Sunday, March 19, 2006

The Beat

I've been listening to pianist Erroll Garner's classic "Concert by the Sea," along with his other solo and trio work while I'm working out in the mornings. Garner does some interesting things with rhythm. At times, he plays right on the center of the beat with his left hand, while playing way behind the beat with his right hand. When his right hand "caught up" to his left hand, the release of tension was very cool. This left-hand tempo is pronounced in Erroll Garner's playing because of his stride-like left hand playing, and his tendency to play steady eighth notes like Basie's guitarist Freddie Green, an uncharacteristic thing for a pianist to do (at least I can't think of anyone else who plays this way regularly). Well worth hearing.

This brings to mind an interesting question on the mechanics of music - what exactly comprises this all important musical pulse that gives life to music, this thing that we call the 'beat'?

A beat is not a fixed point in time; artists are humans, not machines. The beat is more like a Gaussian distribution with exactly "on the beat" being in the middle. For example, a drummer and bassist in a typical jazz trio might be playing exactly on the beat (the mode of the distribution). Playing ahead of the beat, the note falls to the left of center (i.e., it is played before the beat) with rapidly declining probability (since way to the left will lose the groove). This makes the piano part sound a little "pushed" but still in time. It brings the energy level up a bit. The more to the left of center you play, the more urgent the feel.

When playing behind the beat, the note falls to the right of center; i.e., a bit late. This makes the piano sound a bit more relaxed. This is, for example, a signature of Dr. John’s New Orleans style of playing. Dr. John (Mac Rebennack) started out as an electric bass player, where playing behind the beat makes the bass and kick drum lock in better, since the beater of the kick happens milliseconds before the bass note, so the end result is a percussive whump followed by the bloom of the bass note.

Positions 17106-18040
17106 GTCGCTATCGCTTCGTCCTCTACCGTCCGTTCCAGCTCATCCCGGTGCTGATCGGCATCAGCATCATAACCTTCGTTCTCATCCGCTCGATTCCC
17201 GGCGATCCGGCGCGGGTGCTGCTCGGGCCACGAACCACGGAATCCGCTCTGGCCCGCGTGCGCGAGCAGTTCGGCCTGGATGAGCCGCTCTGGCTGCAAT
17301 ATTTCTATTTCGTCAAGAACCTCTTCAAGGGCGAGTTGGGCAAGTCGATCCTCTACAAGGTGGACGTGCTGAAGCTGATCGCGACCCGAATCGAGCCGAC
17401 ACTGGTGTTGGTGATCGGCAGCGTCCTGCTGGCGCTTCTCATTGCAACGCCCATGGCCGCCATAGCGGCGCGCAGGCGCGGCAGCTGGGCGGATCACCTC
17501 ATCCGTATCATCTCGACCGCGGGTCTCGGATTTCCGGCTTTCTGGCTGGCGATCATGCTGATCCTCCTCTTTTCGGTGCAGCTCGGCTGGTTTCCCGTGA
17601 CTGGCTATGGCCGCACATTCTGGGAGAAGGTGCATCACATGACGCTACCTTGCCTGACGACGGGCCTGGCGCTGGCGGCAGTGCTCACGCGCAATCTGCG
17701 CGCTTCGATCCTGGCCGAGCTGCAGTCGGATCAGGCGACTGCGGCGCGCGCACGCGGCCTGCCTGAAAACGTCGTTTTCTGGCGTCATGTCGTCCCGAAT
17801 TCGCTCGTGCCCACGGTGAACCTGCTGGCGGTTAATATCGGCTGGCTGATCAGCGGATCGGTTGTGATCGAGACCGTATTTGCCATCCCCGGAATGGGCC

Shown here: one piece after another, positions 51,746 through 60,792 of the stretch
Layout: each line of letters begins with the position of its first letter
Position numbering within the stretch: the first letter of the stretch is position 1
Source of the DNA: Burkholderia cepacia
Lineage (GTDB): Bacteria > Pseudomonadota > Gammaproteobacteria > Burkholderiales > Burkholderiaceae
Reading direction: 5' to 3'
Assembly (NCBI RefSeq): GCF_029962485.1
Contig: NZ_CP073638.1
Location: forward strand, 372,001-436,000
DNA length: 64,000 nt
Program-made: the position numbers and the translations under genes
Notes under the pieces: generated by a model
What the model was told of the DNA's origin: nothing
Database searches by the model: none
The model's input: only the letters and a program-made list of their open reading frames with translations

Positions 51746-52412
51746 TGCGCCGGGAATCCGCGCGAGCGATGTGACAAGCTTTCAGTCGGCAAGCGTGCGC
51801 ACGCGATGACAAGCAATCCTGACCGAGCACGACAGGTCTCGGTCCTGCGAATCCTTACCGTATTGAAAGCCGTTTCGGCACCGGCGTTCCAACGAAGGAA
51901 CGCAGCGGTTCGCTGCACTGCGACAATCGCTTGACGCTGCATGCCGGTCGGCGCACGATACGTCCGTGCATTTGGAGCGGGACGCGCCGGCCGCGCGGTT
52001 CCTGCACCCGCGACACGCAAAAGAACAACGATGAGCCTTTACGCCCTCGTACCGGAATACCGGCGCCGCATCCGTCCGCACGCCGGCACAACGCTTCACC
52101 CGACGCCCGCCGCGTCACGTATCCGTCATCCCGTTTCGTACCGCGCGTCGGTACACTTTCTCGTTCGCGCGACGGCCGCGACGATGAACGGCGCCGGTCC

It’s all part of the innately human aspect of jazz. No good musician plays every note exactly on the beat. A typical drummer will keep the hats pretty much consistent, either on the beat or slightly ahead of the beat. Most kick drum parts are on the upbeat except when they want to emphasize a downbeat in which case that kick might be slightly ahead of the beat. The snare hits will often move from ahead to on to behind the beat depending on verse/chorus/fill, and so forth.

Playing along with drummers is the key to developing your own feel for things. Put on an old Police track - Stewart Copeland was almost always playing ahead of the beat. Now put on some old Al Green - Al Jackson Jr and Howard Grimes were almost always playing behind the beat (especially on the 2). Now put on the Stones' Honky Tonk Women - Keith Richards is always behind the beat and Charlie Watts is staying with him except for the kick drum, which ties it back to a solid beat every two bars.

It's not a science, but art. Or maybe its ... artsy science.

1 Comments:

Anonymous Anonymous said...

very nice thank you so much. as a musician ive come across alot of producers who are click track fascists

7:39 PM  

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